Efficacy of functional strength training on restoration of lower limb motor function early after stroke; Phrase 1 randomised controlled trial

Cooke, Emma V., Tallis, Raymond C., Clark, Allan ORCID: https://orcid.org/0000-0003-2965-8941 and Pomeroy, Valerie M. ORCID: https://orcid.org/0000-0003-4487-823X (2010) Efficacy of functional strength training on restoration of lower limb motor function early after stroke; Phrase 1 randomised controlled trial. Neurorehabilitation and Neural Repair, 24 (1). pp. 88-96.

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Abstract

After stroke, physiotherapy can promote brain reorganization and motor recovery. Combining muscle strength and functional training (functional strength training, FST) may be beneficial. The aim of the authors was to compare FST with conventional physiotherapy (CPT) while controlling for the potential confounder of therapy intensity in a multicenter, randomized controlled observer-blind trial. The mean age of the participants was 68.3 (standard deviation [SD] = 12.03) years at a mean of 34 (SD = 20) days after stroke, with mean peak paretic knee extension torque (torque) of 22 (SD = 25) Nm. The estimated sample size was 102 to detect a between-group difference of 0.2 m/s in walking speed. After baseline measures, participants were allocated randomly to CPT or CPT + CPT or CPT + FST for 6 weeks. Additional experimental therapy was provided for up to 1 hour a day, 4 times each week. Outcomes were measured 6 weeks after baseline and at follow-up 12 weeks thereafter. Measures included walking speed, knee extensor torque, and functional mobility (Rivermead). At outcome, both extraintensity groups showed greater increases in walking speed than the CPT group, but this reached significance only for the CPT + CPT group (P = .031). The CPT + CPT group also had a greater number of participants who walked at 0.8 m/s or above. No significant differences were observed for torque about the knee or for the Rivermead score. At follow-up, no significant differences were observed. These phase I results justify a subsequent trial of CPT + CPT versus CPT + FST.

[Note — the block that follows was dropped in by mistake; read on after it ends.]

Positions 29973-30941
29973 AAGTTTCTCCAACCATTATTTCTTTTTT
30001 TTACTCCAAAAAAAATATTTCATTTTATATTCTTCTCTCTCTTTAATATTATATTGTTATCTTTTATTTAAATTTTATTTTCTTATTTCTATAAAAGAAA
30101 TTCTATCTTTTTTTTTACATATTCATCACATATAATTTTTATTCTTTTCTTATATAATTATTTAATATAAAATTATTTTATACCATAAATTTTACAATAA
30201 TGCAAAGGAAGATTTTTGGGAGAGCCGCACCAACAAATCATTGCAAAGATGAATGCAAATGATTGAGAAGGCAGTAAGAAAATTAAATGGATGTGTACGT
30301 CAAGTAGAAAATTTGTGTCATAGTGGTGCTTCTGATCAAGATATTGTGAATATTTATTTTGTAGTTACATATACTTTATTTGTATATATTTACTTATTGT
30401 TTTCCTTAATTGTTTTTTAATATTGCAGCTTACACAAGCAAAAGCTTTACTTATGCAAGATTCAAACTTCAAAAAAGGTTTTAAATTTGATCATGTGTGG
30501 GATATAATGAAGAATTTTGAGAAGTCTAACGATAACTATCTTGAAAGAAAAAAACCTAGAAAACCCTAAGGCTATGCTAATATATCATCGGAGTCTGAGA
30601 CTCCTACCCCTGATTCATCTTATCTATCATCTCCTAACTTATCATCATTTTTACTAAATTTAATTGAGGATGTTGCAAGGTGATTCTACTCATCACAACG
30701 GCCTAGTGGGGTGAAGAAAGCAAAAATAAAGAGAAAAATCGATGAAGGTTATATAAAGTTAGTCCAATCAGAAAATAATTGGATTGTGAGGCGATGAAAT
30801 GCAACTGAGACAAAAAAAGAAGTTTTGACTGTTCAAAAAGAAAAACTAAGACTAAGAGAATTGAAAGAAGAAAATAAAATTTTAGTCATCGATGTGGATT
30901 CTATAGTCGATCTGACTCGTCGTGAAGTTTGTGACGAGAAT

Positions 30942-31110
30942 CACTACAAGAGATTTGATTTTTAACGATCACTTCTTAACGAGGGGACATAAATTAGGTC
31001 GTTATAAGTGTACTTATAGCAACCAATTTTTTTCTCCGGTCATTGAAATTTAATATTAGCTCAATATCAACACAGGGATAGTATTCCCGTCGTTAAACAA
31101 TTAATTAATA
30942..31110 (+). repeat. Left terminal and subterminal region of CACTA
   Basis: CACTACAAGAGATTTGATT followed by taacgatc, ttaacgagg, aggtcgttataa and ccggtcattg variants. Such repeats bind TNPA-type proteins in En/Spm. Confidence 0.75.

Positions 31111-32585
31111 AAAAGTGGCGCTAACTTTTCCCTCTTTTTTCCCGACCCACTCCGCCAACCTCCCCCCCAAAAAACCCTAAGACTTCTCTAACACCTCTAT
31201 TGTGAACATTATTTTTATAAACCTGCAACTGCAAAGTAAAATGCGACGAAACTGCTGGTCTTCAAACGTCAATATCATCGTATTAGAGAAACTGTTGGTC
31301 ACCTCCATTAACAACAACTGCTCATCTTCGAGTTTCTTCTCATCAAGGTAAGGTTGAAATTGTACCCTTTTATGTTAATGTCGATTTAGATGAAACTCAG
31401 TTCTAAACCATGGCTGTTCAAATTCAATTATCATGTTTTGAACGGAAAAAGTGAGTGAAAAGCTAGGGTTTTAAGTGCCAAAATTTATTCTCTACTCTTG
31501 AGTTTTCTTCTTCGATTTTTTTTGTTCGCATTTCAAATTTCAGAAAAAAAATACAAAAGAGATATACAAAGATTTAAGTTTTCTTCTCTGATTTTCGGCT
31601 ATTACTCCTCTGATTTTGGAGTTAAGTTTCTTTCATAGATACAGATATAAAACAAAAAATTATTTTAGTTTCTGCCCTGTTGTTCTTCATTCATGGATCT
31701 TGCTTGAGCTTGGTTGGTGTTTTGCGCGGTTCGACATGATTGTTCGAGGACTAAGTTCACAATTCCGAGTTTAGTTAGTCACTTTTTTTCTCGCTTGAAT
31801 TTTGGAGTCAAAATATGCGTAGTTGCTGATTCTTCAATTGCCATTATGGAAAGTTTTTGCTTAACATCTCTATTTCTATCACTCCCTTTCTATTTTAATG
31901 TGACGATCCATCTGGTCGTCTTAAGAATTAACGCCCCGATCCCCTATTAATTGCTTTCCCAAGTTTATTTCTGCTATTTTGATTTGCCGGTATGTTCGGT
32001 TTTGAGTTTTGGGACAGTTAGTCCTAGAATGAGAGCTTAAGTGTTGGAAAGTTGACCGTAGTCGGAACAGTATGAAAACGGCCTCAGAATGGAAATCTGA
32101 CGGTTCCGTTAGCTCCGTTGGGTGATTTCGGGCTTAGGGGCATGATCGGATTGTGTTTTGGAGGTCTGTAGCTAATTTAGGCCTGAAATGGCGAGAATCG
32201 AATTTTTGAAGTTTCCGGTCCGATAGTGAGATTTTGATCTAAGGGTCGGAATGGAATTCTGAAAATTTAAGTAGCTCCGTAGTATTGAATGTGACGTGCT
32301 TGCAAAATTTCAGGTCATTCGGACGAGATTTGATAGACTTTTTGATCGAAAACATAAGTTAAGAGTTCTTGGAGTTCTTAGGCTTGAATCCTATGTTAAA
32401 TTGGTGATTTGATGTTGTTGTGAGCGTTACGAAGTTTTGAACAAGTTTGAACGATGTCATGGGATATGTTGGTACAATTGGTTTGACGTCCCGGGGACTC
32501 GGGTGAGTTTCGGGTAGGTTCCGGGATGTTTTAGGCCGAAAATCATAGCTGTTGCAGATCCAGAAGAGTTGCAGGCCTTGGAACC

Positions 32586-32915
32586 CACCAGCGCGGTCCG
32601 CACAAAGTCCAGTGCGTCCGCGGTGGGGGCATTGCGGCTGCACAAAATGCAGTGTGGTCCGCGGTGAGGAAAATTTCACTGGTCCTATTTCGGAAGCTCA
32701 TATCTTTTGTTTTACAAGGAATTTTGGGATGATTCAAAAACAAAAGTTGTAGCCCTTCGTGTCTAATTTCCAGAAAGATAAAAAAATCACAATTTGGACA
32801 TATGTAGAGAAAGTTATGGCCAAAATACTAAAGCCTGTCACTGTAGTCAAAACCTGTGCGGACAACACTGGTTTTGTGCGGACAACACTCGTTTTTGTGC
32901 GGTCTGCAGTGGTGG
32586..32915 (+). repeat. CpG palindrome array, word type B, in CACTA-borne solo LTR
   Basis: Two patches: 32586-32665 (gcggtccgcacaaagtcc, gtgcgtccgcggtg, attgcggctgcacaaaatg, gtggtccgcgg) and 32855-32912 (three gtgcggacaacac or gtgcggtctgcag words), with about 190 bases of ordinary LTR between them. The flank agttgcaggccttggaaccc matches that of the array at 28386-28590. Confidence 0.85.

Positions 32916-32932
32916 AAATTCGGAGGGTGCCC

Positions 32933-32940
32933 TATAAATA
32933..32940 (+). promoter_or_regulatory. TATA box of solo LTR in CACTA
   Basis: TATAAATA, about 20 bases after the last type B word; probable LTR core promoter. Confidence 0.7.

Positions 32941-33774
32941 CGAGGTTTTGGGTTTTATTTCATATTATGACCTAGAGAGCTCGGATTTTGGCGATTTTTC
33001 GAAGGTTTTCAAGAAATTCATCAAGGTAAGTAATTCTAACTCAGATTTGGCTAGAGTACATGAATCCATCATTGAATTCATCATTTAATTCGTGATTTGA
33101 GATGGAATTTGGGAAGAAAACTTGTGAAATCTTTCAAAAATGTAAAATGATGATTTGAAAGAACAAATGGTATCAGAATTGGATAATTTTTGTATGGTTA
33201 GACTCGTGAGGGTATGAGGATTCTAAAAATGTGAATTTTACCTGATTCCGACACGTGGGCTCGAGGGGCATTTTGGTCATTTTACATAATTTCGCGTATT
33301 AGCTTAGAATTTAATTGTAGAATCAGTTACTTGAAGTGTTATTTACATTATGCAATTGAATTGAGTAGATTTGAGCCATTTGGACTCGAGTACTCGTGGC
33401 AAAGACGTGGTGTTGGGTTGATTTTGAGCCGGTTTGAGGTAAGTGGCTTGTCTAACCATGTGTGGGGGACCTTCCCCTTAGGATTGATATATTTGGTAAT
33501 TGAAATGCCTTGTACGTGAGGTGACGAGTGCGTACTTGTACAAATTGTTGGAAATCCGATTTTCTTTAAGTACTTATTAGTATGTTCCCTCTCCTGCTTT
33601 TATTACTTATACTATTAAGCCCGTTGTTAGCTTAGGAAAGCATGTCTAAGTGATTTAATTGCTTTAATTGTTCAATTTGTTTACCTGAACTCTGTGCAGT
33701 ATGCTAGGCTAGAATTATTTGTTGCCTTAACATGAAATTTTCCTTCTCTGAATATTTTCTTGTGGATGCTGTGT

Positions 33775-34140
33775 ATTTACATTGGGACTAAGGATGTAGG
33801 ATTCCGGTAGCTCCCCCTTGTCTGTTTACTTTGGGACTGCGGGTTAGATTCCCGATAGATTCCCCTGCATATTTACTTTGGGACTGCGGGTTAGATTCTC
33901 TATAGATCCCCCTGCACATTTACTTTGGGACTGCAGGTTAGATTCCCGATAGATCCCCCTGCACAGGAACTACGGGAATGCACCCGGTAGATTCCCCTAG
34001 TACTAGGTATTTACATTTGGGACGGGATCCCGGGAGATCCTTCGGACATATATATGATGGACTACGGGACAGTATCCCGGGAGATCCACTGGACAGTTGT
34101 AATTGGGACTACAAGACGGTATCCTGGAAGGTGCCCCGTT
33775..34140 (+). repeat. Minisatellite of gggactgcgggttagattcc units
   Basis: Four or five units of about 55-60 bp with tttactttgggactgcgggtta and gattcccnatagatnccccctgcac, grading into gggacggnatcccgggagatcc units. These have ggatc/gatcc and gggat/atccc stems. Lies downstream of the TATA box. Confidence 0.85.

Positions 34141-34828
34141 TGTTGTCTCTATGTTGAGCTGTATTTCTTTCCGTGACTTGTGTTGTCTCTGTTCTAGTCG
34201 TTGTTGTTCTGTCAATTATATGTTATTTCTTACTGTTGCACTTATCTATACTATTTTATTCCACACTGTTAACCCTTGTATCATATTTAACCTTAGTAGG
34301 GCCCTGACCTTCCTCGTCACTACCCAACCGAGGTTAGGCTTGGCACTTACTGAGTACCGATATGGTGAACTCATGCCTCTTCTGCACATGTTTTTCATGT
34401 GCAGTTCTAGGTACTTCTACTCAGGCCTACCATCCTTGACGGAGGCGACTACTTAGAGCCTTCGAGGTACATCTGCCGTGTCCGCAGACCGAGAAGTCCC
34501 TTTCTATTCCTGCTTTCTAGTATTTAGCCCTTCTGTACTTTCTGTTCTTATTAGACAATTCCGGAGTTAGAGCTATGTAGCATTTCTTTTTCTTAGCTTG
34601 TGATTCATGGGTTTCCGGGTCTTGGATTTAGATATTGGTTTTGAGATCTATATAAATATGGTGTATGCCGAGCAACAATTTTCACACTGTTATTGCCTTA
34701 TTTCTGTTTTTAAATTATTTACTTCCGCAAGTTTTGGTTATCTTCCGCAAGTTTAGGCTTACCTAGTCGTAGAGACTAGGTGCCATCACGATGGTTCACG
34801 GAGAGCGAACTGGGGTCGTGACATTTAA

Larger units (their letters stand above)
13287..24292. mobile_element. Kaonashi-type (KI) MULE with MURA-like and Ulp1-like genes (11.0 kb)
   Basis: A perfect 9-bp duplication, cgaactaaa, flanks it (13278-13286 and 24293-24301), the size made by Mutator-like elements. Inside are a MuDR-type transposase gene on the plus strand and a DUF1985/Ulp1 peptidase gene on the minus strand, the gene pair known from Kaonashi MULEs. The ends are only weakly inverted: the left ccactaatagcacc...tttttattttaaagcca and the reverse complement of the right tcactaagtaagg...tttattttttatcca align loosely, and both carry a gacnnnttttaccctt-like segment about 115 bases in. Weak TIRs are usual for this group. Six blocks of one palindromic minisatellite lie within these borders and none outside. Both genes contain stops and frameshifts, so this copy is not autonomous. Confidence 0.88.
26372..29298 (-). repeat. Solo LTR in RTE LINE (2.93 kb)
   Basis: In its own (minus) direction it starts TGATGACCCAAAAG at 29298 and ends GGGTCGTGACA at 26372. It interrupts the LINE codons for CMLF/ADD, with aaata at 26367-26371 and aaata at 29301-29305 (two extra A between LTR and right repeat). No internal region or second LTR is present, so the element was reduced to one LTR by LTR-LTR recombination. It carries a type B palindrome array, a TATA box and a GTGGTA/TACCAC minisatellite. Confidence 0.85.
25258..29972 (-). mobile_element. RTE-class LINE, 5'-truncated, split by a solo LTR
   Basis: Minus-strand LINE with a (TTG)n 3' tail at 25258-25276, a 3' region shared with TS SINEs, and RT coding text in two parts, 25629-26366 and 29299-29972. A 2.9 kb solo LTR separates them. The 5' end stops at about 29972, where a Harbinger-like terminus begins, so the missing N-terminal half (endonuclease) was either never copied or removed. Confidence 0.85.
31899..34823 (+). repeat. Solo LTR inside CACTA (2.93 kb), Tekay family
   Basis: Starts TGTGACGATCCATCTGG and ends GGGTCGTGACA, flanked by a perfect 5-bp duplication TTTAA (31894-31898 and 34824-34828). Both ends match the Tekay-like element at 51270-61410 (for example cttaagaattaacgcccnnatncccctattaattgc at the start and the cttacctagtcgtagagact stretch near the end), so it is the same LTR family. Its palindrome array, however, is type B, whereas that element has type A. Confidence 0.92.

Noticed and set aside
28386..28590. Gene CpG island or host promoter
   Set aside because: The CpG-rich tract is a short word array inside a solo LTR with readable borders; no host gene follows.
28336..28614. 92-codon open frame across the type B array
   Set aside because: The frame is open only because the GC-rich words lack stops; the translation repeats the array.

Item Type: Article
Faculty \ School: Faculty of Medicine and Health Sciences > Norwich Medical School
Faculty of Medicine and Health Sciences > School of Health Sciences
Depositing User: EPrints Services
Date Deposited: 25 Nov 2010 11:12
Last Modified: 22 Dec 2022 13:30
URI: https://ueaeprints.uea.ac.uk/id/eprint/14497
DOI: 10.1177/1545968309343216

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